Change is Constant — Keep Learning and learn fast : Most of us must have heard the proverb that the only constant is change. Our career in the oilfield was one of continuous learning. I was just about getting comfortable in my first assignment in Mumbai when I was transferred to Qatar. Overnight, I went from being one of the most senior engineers to being virtually a trainee. When I moved from Qatar to Texas as a manager, I realised the style of working ,the challenges and even my responsibilities were completely different. On paper, I had over 7 years of work experience at that point in time, but it did not matter. It was roll up your sleeves and start learning.
When we started Syook, we had a tough time finding a tech co- founder. After trying for a few months, we decided either we could give up, or code ourselves. It was another steep learning curve. Today we have our own tech team and are able to engineer better products because we did the initial work ourselves. We strive hard to consciously keep learning, unlearning and re learning. Here’s the link to a post I had written sometime ago about how we started by doing it ourselves.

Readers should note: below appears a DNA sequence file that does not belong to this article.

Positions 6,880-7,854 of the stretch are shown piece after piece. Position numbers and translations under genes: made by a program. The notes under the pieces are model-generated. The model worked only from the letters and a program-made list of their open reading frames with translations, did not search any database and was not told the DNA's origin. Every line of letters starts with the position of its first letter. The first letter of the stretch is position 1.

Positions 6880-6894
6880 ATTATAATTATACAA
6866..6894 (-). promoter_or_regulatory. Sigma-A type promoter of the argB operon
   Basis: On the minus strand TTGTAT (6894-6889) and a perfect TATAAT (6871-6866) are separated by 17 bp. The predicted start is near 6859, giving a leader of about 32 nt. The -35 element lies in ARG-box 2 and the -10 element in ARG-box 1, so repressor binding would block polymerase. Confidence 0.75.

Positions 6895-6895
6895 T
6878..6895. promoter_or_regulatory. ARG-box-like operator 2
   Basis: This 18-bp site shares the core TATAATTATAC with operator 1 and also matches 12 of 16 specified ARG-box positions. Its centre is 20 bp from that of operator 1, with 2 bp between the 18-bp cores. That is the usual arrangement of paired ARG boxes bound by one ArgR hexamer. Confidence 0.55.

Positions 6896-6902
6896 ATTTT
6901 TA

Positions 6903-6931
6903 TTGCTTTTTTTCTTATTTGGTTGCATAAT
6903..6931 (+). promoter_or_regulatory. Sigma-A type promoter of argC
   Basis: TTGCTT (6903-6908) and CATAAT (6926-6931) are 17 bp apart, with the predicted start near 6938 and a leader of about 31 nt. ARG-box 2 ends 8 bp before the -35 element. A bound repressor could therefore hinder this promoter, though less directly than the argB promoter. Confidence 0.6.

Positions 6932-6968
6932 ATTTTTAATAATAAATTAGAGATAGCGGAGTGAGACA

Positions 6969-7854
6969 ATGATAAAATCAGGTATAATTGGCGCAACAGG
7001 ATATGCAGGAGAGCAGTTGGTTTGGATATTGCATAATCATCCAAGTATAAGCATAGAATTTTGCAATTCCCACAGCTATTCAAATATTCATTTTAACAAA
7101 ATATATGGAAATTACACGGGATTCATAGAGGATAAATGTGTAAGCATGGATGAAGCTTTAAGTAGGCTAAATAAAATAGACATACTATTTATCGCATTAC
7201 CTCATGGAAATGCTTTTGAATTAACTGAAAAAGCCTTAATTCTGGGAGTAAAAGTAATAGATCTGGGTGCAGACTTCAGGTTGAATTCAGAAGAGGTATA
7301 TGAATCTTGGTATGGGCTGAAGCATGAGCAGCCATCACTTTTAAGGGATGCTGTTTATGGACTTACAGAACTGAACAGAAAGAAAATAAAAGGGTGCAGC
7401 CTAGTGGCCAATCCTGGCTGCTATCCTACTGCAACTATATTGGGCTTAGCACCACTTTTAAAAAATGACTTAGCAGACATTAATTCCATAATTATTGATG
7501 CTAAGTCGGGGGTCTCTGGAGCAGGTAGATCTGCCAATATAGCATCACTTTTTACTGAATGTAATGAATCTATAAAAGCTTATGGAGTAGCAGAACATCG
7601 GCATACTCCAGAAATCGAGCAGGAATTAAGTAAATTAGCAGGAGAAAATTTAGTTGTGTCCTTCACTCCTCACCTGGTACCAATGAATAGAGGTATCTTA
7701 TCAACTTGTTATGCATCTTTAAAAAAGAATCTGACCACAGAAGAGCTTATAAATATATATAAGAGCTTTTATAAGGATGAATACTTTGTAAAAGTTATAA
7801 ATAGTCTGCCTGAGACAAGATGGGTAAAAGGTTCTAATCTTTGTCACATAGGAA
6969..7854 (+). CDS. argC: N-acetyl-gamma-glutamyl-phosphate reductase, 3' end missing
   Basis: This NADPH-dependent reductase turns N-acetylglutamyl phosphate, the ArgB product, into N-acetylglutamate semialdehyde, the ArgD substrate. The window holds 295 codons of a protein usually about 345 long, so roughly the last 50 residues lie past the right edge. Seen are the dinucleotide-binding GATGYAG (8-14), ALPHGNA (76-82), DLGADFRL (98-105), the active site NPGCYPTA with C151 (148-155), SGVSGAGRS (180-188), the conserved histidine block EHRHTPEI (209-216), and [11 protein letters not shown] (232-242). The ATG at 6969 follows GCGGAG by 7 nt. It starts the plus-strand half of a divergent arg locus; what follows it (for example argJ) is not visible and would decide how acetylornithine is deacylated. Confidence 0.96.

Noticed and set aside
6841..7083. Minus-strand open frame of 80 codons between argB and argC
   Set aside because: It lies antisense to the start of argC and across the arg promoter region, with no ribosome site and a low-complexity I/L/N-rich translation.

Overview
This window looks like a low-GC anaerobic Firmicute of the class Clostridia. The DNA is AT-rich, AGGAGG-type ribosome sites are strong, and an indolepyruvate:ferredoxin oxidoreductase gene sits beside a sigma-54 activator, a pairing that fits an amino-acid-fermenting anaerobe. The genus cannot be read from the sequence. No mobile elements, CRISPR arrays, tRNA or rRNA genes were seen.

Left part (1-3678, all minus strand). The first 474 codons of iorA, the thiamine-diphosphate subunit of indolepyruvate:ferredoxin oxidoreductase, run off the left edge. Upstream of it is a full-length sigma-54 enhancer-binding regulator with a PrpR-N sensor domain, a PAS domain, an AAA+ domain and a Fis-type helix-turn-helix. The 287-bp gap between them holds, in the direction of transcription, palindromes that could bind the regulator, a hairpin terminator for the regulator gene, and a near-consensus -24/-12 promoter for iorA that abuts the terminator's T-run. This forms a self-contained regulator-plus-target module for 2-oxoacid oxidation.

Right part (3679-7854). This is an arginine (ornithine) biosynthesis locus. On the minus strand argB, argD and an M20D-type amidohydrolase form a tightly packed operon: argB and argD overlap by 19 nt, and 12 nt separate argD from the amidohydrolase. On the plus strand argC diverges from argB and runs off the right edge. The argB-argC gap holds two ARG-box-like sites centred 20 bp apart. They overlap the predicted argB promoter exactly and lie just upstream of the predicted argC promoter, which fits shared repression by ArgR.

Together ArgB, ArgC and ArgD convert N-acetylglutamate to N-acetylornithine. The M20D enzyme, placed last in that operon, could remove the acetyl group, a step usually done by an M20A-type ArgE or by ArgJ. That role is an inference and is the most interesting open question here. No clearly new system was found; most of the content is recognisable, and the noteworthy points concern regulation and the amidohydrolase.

Focus — Find time to do things uninterrupted
I routinely used to handle over a hundred calls a day while working in Texas. Clients, Sales , Engineers, other managers, suppliers and the list goes on. At the same time, I had to do my own work like making excel sheets, answering emails and address the concerns of the team. There were days when I spent so much time communicating that I hardly got any of my work done. Have you ever looked back and found a series of work days when you spent the entire day doing something that was totally irrelevant the next day ? I used to feel like that on most days. So I started setting aside a little uninterrupted time for myself. Phone diverted, no checking email and absolutely no meetings. This was the time I really got my stuff done.